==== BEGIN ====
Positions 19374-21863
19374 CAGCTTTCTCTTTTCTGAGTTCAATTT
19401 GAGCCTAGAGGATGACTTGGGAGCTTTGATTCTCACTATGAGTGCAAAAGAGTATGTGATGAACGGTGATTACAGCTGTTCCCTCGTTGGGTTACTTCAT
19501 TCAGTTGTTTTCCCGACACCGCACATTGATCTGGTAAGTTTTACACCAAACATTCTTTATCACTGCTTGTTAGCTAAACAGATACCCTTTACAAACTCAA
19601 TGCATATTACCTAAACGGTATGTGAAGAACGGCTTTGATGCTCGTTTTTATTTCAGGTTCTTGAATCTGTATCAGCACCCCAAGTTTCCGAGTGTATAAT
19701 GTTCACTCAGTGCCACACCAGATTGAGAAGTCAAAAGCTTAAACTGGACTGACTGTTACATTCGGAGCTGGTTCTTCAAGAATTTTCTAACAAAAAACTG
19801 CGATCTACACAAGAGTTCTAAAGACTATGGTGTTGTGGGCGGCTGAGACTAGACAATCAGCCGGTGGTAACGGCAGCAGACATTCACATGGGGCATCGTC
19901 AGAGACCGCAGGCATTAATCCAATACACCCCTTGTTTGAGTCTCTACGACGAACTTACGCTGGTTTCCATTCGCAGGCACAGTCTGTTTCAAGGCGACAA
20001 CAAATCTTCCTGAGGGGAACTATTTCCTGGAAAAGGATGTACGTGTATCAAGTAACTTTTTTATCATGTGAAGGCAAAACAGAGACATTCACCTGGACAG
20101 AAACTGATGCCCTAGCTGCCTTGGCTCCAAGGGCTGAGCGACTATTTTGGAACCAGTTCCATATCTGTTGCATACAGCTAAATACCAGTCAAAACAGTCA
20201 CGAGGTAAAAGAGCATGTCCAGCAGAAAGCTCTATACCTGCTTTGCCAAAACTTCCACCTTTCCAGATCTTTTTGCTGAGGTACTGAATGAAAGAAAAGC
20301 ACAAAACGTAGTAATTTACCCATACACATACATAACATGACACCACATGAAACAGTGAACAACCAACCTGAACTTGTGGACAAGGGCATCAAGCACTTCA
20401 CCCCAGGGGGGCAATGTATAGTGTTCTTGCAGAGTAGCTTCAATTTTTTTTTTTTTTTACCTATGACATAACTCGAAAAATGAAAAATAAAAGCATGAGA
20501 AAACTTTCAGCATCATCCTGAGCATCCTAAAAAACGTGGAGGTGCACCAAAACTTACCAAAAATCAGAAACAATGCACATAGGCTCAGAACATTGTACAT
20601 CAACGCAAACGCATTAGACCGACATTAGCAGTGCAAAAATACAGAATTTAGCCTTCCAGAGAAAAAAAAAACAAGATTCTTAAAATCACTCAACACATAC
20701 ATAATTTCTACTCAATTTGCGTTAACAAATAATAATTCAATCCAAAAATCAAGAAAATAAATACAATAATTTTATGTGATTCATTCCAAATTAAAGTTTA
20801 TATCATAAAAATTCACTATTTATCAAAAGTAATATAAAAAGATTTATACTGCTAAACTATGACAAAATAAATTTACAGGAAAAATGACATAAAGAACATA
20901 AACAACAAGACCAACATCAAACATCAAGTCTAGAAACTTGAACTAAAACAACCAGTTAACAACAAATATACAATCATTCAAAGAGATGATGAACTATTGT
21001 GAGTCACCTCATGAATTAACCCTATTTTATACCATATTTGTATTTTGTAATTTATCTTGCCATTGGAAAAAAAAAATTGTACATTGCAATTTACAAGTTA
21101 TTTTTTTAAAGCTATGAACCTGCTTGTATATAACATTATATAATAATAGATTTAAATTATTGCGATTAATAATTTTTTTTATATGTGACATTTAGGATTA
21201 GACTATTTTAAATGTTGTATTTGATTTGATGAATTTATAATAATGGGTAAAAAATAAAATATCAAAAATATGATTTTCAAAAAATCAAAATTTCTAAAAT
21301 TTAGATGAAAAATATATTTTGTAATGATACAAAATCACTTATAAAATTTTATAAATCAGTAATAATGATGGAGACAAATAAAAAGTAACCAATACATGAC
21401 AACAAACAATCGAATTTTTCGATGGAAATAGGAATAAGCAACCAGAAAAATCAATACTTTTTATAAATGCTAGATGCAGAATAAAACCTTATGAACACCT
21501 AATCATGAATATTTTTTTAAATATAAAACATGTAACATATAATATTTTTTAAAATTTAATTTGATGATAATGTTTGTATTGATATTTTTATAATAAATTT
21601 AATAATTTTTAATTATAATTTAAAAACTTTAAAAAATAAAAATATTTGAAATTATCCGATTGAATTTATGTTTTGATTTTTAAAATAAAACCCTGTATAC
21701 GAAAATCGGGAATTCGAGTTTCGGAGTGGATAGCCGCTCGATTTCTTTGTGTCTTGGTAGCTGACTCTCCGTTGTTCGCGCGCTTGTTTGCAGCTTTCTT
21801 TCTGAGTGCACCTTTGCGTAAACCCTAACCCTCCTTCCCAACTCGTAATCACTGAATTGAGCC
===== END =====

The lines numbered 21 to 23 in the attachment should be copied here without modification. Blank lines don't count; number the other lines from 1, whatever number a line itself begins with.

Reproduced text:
21201 GACTATTTTAAATGTTGTATTTGATTTGATGAATTTATAATAATGGGTAAAAAATAAAATATCAAAAATATGATTTTCAAAAAATCAAAATTTCTAAAAT
21301 TTAGATGAAAAATATATTTTGTAATGATACAAAATCACTTATAAAATTTTATAAATCAGTAATAATGATGGAGACAAATAAAAAGTAACCAATACATGAC
21401 AACAAACAATCGAATTTTTCGATGGAAATAGGAATAAGCAACCAGAAAAATCAATACTTTTTATAAATGCTAGATGCAGAATAAAACCTTATGAACACCT